The University held a panel discussion titled “Why Vote?” Oct. 27 at the Ludwick Center Sacred Space, where about 25 community members gathered to discuss the importance of voting with midterm elections just days away.
Chairs were set up inside the Sacred Space for the discussion while outside food and drinks were available after the event, along with shirts that read “Leos Vote” for anyone who wanted one.
The conversation was led by three panelists – Gitty Amini, associate professor of political science; Jason Neidleman, professor of political science; and Dane Sawyer, instructor of philosophy and religion.
Amini shared a personal story.
“I did not get my American citizenship until I was in my mid-20s,” she said. “I was born in Iran and fled Iran because of the Iranian revolution and came to the United States in high school. Most of my friends in high school were excited to turn 18 and be able to vote, and I felt a little left out by that.
“It was very moving for me coming from a country that didn’t have fair, open, transparent elections to a place that values its democracy and values its input of citizens,” Amini added. “It was really a deeply moving experience to be able to vote.”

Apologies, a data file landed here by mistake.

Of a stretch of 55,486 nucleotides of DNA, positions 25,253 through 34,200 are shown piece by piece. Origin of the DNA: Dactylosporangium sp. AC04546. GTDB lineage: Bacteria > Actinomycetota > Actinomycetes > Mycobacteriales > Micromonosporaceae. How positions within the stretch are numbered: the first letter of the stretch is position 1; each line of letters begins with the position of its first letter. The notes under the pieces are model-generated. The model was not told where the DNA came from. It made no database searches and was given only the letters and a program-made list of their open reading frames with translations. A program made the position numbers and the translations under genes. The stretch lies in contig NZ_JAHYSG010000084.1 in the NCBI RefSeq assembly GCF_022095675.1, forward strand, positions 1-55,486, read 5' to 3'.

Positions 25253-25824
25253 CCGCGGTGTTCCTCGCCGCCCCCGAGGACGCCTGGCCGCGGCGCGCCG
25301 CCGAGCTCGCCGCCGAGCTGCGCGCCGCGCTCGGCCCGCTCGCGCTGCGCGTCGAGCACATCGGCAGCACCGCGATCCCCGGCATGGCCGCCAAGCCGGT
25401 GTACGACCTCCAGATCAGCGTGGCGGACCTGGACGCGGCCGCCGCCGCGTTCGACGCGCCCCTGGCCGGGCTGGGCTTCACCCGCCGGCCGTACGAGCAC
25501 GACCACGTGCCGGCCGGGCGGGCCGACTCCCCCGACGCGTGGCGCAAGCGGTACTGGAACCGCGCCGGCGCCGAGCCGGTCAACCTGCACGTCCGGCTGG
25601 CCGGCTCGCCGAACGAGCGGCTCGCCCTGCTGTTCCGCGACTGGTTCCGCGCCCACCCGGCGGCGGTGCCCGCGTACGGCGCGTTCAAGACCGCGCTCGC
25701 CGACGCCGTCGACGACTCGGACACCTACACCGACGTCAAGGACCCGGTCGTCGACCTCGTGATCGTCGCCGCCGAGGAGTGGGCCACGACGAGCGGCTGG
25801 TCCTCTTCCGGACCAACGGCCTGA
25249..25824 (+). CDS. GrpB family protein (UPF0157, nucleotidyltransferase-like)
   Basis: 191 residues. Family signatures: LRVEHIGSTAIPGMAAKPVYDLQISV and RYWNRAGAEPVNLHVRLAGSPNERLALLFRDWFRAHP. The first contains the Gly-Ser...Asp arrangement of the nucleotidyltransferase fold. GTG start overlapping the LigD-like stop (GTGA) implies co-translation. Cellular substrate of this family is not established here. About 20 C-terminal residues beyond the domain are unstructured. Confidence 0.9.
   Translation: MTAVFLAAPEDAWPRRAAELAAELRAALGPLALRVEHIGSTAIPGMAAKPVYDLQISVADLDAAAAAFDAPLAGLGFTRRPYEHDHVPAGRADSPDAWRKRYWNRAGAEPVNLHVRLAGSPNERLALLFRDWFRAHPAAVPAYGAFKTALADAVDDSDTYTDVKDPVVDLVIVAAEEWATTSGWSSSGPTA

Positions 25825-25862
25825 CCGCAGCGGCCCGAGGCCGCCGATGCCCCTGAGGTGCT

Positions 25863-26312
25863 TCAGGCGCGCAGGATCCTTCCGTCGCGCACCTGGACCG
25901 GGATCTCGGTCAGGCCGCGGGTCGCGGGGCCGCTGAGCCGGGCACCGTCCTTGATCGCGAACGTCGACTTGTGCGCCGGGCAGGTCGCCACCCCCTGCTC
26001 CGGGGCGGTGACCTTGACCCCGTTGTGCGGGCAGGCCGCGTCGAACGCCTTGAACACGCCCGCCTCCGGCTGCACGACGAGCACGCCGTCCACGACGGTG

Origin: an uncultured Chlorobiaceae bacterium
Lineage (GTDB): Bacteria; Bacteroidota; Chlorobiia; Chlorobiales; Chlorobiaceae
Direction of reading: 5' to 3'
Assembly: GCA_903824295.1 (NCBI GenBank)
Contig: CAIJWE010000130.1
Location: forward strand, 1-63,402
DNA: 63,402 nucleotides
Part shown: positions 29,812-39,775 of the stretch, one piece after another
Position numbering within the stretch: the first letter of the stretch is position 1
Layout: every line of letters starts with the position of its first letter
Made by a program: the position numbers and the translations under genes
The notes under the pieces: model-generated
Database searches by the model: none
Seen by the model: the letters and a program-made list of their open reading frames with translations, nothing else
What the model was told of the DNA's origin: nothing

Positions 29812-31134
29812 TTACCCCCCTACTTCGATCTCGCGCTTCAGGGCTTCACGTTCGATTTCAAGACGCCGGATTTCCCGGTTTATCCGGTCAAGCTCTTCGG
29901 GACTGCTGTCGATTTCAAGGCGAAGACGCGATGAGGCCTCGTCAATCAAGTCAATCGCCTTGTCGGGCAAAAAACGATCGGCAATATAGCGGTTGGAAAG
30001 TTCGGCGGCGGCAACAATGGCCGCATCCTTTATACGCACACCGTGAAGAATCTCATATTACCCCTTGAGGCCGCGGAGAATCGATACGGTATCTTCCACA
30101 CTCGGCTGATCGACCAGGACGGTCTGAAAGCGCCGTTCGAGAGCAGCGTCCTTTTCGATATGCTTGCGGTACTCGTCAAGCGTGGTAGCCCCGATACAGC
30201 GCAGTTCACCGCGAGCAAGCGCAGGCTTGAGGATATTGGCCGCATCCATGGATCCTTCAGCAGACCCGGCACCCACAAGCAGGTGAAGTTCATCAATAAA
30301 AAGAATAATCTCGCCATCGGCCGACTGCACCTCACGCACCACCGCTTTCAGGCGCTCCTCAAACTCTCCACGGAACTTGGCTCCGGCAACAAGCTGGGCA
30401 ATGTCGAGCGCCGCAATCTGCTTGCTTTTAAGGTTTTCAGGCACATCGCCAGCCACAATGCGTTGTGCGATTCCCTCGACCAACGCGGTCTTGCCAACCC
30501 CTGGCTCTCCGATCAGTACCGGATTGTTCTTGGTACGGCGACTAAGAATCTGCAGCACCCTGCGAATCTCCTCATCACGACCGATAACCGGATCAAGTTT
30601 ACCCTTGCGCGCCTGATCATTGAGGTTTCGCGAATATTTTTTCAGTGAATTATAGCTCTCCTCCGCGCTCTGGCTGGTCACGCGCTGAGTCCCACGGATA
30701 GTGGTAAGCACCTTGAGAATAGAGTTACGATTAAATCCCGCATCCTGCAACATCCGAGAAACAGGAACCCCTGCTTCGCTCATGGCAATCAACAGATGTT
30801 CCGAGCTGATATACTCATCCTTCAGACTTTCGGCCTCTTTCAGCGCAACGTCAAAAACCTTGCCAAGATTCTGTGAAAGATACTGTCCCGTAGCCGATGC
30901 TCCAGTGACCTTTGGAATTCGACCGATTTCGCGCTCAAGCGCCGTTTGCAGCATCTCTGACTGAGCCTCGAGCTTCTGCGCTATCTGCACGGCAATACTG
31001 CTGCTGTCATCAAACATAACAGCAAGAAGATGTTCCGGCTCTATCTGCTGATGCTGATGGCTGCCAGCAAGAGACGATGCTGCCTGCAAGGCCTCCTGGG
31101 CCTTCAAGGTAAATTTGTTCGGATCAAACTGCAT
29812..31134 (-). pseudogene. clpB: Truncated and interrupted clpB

Neidleman reminded the audience of the history of voting for African Americans and urged everyone to vote with an understanding of the challenges many groups have had to gain voting rights.
“Use your vote to make voting itself more meaningful, to make sure that when we vote we are able to reflect our views in the democratic process,” Neidleman said.
Neidleman also talked about recent attacks on voting rights and democracy, with numerous states passing laws that make it more difficult for some individuals to vote, gerrymandering and more.
Sawyer emphasized that everyone’s vote, and voice, matters in this process.
“Politicians know that your age demographic doesn’t (always) vote,” Sawyer said. “So they can take you for granted. We often don’t know our values or what the community’s values are until we are given a chance to actually voice that point of view.”
Students, faculty and staff who attended were also given the opportunity to participate.
Zarah Vidriezca, sophomore legal studies major, said she has always been politically involved.
“I loved the idea of being able to reach out, get people involved and spread awareness, so that’s how I got involved in civic engagement at ULV,” said Vidriezca, who is also an ambassador for Andrew Goodman Foundation, an organization that partners with universities to promote voting and participatory democracy among young people.
“As a University and a community, we are trying to reach out to students and tell them, ‘Hey you have a voice, it matters, and it has an impact’,” Vidriezca said. “Our choices impact the people around us, and with our University spreading awareness and getting involved, that’s how we get the movement started.”
An email from Student Info informed students that they can cast their ballots from Saturday through Tuesday at the Abraham Campus Center, where the University will host an official voting center for the 2022 November General Election for Los Angeles County residents.
Neidenne Arevalo can be reached at email@example.com.